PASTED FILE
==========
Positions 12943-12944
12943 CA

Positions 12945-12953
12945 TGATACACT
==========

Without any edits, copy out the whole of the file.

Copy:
Positions 12943-12944
12943 CA

Positions 12945-12953
12945 TGATACACT